On Thursday we went for a short ride to loosen our legs and find a nearby bike path where we could do our pre-race warmup on Friday. I discovered my rear shifting needed adjustment. We left early enough to attend an athlete briefing, leave my bike with the mechanic, and looked around the expo. On the way out we ran into our Wattie Ink teammates Andy Kohl Travis Thomason, and Ron Schmidt.
The evening’s welcome dinner was great. We figured we paid for it, so we might as well go. We ended up sitting at a table with four other athletes. The awkwardness broke after we introduced ourselves and one of them realized he had read my blog. All four athletes at our table were competing in their first Ironman and they were all eager to pick our brains about the race. It was a great dinner and, since this was supposed to be our main carbohydrate loading pre-race meal, we really attacked the pasta.
We attended the practice swim the next morning. My goal was just to loosen up. I swam one loop of the course and got out. I had not swam in my wetsuit in a year, so I was happy we went. The water, at 70 degrees, was perfectly comfortable with a wetsuit. After our swim, we drove back up to Spring, finished our warmup, a short bike/run brick, then showered, changed, ate a big lunch, which would be our major meal of the day. After lunch we finished getting our transition bags together and went back to the Woodlands for bike check.
After dropping off our bikes and transition bags we checked into the hotel, put our feet up, laid out our race kits and nutrition, ate, and turned in early. As calm as I had been in the days before I had a hard time sleeping due to pre-race nerves.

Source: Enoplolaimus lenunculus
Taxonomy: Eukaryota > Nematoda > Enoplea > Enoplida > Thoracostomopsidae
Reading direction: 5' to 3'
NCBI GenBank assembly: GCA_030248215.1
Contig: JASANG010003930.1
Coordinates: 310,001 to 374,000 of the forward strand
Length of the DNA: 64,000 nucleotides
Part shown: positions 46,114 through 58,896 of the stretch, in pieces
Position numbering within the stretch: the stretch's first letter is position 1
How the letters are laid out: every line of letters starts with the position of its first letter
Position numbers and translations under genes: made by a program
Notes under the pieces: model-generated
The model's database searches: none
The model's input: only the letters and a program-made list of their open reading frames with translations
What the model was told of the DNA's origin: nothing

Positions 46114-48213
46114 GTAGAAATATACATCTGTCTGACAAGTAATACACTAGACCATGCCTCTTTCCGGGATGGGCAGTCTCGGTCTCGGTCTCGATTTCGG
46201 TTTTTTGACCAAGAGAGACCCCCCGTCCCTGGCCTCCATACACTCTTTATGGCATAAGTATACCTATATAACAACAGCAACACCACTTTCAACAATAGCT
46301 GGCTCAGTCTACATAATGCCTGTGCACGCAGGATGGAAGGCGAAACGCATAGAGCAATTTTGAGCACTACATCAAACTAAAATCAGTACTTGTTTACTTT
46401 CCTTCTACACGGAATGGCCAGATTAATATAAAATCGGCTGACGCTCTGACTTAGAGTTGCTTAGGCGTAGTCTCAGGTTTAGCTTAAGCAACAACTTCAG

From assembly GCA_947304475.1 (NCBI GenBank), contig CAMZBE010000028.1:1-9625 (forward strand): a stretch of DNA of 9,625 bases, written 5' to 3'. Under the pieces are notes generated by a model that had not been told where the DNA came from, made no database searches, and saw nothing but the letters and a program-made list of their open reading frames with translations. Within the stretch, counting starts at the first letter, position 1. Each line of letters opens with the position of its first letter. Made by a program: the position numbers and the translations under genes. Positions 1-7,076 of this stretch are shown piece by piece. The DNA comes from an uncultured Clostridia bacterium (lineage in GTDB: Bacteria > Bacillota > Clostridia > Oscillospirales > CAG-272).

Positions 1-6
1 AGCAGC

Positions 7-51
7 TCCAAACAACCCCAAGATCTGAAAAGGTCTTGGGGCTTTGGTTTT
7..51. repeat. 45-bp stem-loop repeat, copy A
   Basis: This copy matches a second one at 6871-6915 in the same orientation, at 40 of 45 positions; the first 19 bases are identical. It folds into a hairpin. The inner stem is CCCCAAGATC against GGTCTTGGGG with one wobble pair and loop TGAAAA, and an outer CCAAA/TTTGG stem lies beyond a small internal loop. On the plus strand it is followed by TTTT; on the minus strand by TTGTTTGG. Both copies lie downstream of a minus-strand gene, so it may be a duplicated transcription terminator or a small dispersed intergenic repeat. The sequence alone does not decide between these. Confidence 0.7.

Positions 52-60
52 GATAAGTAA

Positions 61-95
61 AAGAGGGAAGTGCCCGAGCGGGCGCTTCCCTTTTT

Changing the Plan
For raceway a wetsuit-legal swim looked likely. A non-wetsuit swim was an aspect of the race I had looked forward to. Swimming is my strongest leg and a part where I always lead my division. Like everyone, I could expect a faster swim split with a wetsuit. However, since conventional wisdom holds that wetsuits help slower swimmers more than faster swimmers the wetsuit would help me less than it would other slower swimmers.
Winds on the bike course were the other factor. In the Houston/Woodlands area, lower temperatures mean more wind. More wind generally translates to a longer bike split and, as a result, necessitates riding a lower wattage in order to finish the bike leg with the same relative physical stress (more explanation on that here). The winds could also hurt me competitively. The bike course is mostly flat and rolling which, in addition to the winds, would generally favor larger athletes with higher overall wattage. In past years these larger, more powerful athletes’ performances were blunted by the heat, but that would not be the case this year.